Little relief after Air Zimbabwe strike


0

The government was forced to concede to end a four-month strike by Air Zimbabwe engineers, giving them more than they had bargained for but one engineer said this was not enough as all the gains had been eroded by inflation.

Air Zimbabwe had suspended 140 engineers without pay or benefits but the government agreed to increase their basic salaries from Z$200 000 to Z$430 000 a month, a 15 percent critical allowance and full back pay of all wages and benefits while the engineers were n strike.

One engineer said that this was “a good starting point” which should be open to continuing dialogue, since most of the gains have already been eroded by inflation.

 

Full cable:

 

Viewing cable 03HARARE135, AIR ZIM STRIKE OVER, BUT LITTLE RELIEF EXPECTED FOR

If you are new to these pages, please read an introduction on the structure of a cable as well as how to discuss them with others. See also the FAQs

Reference ID

Created

Classification

Origin

03HARARE135

2003-01-17 09:31

UNCLASSIFIED

Embassy Harare

This record is a partial extract of the original cable. The full text of the original cable is not available.

UNCLAS HARARE 000135

 

SIPDIS

 

NSC FOR SENIOR AFRICA DIRECTOR JFRAZER

LONDON FOR CGURNEY

NAIROBI FOR PFLAUMER

PARIS FOR CNEARY

 

E.O. 12958: N/A

TAGS: ECON ELAB EAIR ZI

SUBJECT: AIR ZIM STRIKE OVER, BUT LITTLE RELIEF EXPECTED FOR

OTHER GOVT WORKERS

 

¶1. Summary: A GOZ compromise and end to the high-profile

strike by Air Zimbabwe engineers offers little spillover for

other disgruntled government workers. End Summary.

 

¶2. Press reports indicate that the four-month strike of Air

Zimbabwe’s engineers’ has been resolved after the GOZ

“intervened and met their demands.” Although Air Zim had

suspended the 140 engineers without pay and benefits, the

terms of the new agreement indicate that the GOZ has acceded

to or exceeded all of the engineers’ demands: increases of

the basic salary to Z$200,000 – $430,000 monthly (about

US$135 – $289 at the fluctuating parallel rate), a 15

percent “critical allowance,” and full back-pay of all wages

and benefits while the engineers were on strike. Tellingly,

one engineer stated that this was “a good starting point”

which should be open to continuing dialogue, since most of

the gains have already been eroded by inflation.

 

Comment

——-

¶3. While news of the “breakthrough” in the engineers’

strike might suggest a weakening in the GOZ’s position

toward labor in general, several factors indicate that this

translates into little relief for domestic sectors. First,

the Air Zim situation is high profile — the safe operation

of the national airline is a strategic issue. Every time

the safety of Air Zim equipment is called into question, the

GOZ looks bad. Second, the cost of a continued strike was

expensive. The GOZ was reduced to sending the aircraft to

neighboring countries for routine service, or hiring South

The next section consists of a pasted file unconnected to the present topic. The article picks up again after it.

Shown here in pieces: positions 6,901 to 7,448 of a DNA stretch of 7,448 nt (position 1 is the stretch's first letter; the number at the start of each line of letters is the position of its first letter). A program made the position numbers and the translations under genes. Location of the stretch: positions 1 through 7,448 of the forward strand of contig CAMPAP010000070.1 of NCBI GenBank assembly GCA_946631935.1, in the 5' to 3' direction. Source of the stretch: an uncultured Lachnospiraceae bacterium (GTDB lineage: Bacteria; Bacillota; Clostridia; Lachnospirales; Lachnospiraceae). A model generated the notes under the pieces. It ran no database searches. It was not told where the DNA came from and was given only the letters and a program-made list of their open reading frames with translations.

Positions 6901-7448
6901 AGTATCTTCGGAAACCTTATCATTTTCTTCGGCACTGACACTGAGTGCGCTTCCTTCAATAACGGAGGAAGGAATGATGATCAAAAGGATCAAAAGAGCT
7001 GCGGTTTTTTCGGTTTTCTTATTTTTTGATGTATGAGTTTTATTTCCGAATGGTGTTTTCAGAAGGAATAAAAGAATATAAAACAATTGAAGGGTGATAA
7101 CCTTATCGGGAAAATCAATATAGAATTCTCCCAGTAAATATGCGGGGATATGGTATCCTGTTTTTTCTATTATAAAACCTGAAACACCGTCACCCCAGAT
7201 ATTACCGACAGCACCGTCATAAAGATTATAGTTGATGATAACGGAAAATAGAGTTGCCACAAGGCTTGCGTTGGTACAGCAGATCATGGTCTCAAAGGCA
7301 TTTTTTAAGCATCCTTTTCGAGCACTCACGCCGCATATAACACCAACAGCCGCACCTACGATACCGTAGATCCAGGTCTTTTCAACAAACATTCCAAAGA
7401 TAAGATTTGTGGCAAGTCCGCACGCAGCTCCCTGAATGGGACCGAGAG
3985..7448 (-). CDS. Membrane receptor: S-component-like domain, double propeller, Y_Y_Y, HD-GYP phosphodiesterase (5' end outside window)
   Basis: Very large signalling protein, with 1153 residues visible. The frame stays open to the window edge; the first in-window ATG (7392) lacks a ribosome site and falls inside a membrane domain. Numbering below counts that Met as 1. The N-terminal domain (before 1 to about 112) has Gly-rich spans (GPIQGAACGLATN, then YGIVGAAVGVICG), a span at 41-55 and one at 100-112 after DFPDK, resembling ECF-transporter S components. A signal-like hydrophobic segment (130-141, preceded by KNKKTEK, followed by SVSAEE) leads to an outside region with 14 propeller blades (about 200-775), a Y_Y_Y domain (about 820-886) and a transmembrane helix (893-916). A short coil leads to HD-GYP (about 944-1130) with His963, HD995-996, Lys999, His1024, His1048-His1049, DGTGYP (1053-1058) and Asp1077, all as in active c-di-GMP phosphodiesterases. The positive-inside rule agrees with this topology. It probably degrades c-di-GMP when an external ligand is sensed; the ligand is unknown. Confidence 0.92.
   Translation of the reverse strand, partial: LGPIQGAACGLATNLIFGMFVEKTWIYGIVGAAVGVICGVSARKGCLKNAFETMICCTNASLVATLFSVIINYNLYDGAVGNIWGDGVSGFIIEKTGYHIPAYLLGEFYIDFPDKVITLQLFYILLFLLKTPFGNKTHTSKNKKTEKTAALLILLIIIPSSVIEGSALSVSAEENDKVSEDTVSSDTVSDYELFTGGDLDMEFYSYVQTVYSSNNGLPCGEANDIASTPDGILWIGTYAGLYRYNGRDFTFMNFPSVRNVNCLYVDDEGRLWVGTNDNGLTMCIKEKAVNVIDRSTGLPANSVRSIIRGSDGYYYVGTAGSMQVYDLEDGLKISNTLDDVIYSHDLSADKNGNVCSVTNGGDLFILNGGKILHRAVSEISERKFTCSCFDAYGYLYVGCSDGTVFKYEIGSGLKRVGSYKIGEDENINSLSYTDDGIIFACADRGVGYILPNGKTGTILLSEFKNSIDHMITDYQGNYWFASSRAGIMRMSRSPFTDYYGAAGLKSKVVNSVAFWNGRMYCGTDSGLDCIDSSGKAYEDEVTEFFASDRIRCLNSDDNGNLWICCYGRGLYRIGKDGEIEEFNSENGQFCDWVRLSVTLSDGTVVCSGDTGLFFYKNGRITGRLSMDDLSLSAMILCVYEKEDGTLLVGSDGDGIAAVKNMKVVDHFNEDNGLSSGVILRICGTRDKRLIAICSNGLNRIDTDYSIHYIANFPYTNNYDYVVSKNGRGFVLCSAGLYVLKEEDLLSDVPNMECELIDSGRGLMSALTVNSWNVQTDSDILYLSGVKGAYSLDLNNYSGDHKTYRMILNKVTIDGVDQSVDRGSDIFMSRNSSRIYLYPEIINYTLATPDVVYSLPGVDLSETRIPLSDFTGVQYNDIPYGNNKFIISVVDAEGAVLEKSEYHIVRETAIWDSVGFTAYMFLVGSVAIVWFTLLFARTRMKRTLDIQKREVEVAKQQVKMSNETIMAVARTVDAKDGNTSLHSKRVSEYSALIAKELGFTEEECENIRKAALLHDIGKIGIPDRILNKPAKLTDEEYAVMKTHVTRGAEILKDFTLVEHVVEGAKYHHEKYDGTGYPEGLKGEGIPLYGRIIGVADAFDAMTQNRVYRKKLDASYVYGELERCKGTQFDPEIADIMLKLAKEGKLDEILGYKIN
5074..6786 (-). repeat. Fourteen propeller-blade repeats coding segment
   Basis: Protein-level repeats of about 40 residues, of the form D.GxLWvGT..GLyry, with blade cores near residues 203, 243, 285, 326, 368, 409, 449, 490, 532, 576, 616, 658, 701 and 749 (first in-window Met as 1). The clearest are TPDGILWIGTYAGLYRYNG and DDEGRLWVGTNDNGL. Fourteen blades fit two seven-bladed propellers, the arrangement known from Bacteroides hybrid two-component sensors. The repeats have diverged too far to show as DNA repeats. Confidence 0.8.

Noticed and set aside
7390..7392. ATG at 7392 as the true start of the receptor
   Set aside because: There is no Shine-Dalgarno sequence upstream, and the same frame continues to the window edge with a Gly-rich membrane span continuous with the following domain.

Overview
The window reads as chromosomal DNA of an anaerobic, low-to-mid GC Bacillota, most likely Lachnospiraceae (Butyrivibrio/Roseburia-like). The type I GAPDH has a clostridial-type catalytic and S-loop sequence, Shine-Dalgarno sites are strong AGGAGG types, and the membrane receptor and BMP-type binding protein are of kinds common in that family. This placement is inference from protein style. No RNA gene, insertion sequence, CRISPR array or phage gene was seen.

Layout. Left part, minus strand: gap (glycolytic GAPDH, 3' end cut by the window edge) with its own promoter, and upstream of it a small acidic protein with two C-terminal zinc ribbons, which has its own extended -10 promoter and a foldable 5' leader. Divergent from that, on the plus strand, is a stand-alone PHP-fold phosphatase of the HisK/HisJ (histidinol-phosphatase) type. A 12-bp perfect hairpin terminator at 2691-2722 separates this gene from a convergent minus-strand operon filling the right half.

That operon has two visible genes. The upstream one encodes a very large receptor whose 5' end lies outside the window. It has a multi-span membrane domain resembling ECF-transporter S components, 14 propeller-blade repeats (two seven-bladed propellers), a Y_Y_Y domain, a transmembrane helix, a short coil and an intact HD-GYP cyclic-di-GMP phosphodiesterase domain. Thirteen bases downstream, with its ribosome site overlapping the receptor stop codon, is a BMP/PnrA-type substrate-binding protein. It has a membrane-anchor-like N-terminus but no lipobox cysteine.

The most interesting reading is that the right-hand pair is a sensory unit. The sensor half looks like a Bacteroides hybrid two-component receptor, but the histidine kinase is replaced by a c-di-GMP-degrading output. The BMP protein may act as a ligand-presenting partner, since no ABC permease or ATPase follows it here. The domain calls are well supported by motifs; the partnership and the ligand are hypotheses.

African or other regional engineering crews who would simply

refuse to service the aircraft and leave (as did the SA

engineers recently) if pay was not forthcoming. Third, the

money demanded by the relief engineers had to be paid in

forex, since the regional substitutes would not accept

payment in Zim dollars, further straining the forex

situation. All things considered, the cost of meeting the

Air Zim engineers’ demands was ultimately cheaper than

limping along without them, even though Air Zim officials

tell us they only need 60 percent of the engineers at

present service levels.

 

¶4. It does not seem likely that local employees or local

concerns — such as the teachers or nurses — will benefit

from similar considerations.   There is less immediate

damage if the educational system in underfunded, and the GOZ

is not sourcing forex in order to pay replacements.

Healthcare workers might benefit more from factors similar

to those affecting the airplane engineers, but not much.

The high-profile PR ploy of bringing in MDs from Cuba does

cost more money than increasing pay for local MDs (pay in

forex along with expensive “home leave” annually), which

could tip the balance for the doctors. However, the GOZ is

not really doing much to replace the other unhappy medical

personnel, such as X-ray techs, lab techs, nurses and

pharmacists.

 

Sullivan

 

(6 VIEWS)

Don't be shellfish... Please SHARETweet about this on Twitter
Twitter
Share on Facebook
Facebook
Share on LinkedIn
Linkedin
Email this to someone
email
Print this page
Print

Like it? Share with your friends!

0
Charles Rukuni
The Insider is a political and business bulletin about Zimbabwe, edited by Charles Rukuni. Founded in 1990, it was a printed 12-page subscription only newsletter until 2003 when Zimbabwe's hyper-inflation made it impossible to continue printing.

0 Comments

Your email address will not be published. Required fields are marked *